I also have Althea Prince’s “Being Black,” Lillie Johnson’s “My Dream,” and Lynette Roy’s “Three Caribbean Women in Canadian Politics” edited by Hanna Miller. It features Jean Augustine, Anne Cools and Hedy Fry. These are all women I’ve interviewed about their lives on different occasions.

Earlier this year, the book, “100 Accomplished Black Canadian Women,” co-authored by Jean Augustine, Dauna Jones-Simmonds and Dr. Denise O’Neil Green was published.

My yearning is to read more memoirs by Black/Caribbean/African Canadian women who were/are involved in various aspects of social justice and human rights advocacy.

As soon as I heard that Denham’s memoir would be published soon, I went looking through Bromley’s book to see what he wrote about him. Bromley documents Denham’s role in protests against the police shootings of Buddy Evans and Albert Johnson. There is also information there about the roles Al Hamilton, Dudley Laws and Charles Roach played in those actions.

I need to know more about the women who were involved in those protests too. My heart smiled when I read, “A Black Man’s Toronto, 1914-1980: Reminiscences of Harry Gairey,” edited by Donna Hill.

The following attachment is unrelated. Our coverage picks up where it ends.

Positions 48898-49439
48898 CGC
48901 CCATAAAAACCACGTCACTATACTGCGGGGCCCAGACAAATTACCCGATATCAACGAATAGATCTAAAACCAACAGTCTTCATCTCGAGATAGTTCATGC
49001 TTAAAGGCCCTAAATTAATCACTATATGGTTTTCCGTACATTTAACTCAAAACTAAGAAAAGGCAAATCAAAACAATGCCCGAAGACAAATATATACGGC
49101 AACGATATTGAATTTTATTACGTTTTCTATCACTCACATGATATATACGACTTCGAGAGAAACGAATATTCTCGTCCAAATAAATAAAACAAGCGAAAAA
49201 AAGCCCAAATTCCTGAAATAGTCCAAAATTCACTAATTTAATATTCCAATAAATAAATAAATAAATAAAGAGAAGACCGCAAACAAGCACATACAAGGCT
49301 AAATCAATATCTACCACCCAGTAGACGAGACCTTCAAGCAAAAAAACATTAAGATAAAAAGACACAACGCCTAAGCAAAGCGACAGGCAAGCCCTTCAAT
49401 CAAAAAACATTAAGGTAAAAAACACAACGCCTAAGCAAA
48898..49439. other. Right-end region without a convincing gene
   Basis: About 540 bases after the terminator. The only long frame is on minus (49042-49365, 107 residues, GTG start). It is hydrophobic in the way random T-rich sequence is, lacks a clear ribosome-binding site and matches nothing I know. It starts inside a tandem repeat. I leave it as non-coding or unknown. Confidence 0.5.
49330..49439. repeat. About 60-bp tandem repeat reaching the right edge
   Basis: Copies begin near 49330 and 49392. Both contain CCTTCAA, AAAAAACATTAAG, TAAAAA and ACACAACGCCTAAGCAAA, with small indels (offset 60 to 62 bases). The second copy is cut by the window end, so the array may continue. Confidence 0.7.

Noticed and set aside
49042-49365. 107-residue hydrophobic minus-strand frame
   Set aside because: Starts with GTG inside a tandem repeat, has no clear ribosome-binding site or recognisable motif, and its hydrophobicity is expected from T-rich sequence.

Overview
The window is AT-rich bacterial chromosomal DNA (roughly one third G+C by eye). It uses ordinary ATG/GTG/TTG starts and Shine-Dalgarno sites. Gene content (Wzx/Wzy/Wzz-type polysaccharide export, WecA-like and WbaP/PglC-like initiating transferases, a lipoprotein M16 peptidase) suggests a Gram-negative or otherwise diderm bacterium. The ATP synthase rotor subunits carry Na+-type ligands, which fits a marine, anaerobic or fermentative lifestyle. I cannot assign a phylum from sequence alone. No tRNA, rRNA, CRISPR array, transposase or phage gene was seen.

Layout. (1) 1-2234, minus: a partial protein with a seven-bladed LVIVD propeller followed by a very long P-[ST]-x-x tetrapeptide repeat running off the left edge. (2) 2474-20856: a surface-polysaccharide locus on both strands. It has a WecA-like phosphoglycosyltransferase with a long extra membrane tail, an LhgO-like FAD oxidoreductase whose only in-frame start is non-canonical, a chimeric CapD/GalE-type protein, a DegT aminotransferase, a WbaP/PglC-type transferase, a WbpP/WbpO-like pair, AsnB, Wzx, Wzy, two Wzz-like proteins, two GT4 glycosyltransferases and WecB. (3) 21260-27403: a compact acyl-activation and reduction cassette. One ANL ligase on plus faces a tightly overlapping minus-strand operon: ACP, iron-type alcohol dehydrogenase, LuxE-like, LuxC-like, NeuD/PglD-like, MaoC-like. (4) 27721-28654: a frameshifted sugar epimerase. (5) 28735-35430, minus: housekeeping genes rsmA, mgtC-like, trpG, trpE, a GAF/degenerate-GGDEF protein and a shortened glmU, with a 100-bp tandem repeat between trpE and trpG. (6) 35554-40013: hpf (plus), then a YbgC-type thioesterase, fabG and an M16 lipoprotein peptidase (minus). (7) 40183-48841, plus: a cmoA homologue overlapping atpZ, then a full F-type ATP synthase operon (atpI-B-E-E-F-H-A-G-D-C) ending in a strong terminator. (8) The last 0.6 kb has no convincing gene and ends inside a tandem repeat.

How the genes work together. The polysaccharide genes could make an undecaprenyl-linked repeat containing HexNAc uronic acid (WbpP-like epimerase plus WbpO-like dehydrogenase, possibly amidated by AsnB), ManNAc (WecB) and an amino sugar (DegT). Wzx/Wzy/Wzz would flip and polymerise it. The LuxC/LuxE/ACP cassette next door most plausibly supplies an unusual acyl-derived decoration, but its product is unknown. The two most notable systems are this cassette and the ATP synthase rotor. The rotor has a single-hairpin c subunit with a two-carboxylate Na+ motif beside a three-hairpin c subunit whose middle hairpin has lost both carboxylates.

In it, Harry documents the role that Donna, a white woman, played while at the Toronto Labour Committee for Human Rights in challenging discriminatory practices of CP Railway. As a result, nine black porters, including Stanley G. Grizzle, applied for the position of conductor, which seemed to have been the preserve of white people.

Donna’s husband, Daniel G. Hill, a black man, was the first director of the Ontario Human Rights Commission, appointed in 1962, and one of the founders of the Ontario Black History Society, becoming its first president.

Please share any information you have of memoirs and/or biographies of Black/Caribbean/African Canadian women or their allies who were/are involved in the struggle against racism, in particular anti-black racism, sexism, discrimination and other injustices.

Sunday, 11 December 2016

A new leadership program for students launched

A new leadership program for students launched
By Neil Armstrong

Twenty-seven students were recently introduced publicly as the first cohort of the new Lifelong Leadership Institute (LLI) signature leadership-development program, Leadership by Design (LBD).